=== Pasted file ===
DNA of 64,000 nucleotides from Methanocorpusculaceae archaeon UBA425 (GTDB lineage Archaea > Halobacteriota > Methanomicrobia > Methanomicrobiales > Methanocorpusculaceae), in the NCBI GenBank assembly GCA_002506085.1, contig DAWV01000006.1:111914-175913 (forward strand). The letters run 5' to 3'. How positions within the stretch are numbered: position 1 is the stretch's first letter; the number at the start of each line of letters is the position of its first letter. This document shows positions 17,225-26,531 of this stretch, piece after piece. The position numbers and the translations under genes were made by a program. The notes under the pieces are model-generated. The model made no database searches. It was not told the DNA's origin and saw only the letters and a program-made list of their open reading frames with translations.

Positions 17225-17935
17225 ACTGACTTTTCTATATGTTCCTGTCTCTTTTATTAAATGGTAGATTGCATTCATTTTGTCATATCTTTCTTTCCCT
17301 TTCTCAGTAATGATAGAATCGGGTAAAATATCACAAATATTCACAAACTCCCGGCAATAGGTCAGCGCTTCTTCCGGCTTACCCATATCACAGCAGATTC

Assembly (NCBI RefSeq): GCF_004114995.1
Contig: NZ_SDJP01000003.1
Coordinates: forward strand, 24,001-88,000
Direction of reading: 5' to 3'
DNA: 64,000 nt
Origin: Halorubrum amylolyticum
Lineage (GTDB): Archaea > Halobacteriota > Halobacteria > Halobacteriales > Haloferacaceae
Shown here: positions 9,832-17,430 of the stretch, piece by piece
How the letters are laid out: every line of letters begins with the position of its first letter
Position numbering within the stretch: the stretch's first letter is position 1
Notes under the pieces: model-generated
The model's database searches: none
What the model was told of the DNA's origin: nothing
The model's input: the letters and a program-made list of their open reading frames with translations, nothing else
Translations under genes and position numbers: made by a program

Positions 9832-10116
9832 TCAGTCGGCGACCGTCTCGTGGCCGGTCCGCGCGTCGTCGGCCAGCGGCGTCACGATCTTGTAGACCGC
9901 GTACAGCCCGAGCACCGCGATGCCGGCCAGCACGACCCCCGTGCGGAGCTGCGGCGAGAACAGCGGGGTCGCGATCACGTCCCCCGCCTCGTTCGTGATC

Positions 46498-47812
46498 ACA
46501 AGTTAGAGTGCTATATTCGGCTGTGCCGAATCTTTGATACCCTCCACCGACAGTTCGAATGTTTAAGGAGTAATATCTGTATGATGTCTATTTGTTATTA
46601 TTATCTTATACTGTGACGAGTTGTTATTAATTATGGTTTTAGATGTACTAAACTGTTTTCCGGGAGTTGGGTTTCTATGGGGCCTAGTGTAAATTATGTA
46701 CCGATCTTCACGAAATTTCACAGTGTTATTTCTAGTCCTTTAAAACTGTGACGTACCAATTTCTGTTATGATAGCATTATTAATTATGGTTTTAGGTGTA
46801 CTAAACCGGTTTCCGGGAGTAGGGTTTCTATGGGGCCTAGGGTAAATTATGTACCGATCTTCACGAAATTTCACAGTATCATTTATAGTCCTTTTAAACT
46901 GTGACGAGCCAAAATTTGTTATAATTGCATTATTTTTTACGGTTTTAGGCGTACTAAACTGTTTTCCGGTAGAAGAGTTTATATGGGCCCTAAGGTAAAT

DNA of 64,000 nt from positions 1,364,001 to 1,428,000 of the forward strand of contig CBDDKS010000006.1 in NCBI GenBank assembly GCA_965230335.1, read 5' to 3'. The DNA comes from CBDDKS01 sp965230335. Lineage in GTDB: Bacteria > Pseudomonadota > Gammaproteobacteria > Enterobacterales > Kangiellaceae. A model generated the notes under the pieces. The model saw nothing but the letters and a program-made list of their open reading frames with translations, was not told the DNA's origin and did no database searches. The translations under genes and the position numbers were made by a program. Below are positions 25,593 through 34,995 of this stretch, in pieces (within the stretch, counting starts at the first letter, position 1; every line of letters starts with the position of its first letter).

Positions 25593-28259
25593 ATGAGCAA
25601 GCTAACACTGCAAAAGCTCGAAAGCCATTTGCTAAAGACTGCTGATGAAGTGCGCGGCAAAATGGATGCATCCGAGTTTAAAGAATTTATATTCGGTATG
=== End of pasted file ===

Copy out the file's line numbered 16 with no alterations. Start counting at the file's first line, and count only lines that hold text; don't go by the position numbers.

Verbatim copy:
The model's database searches: none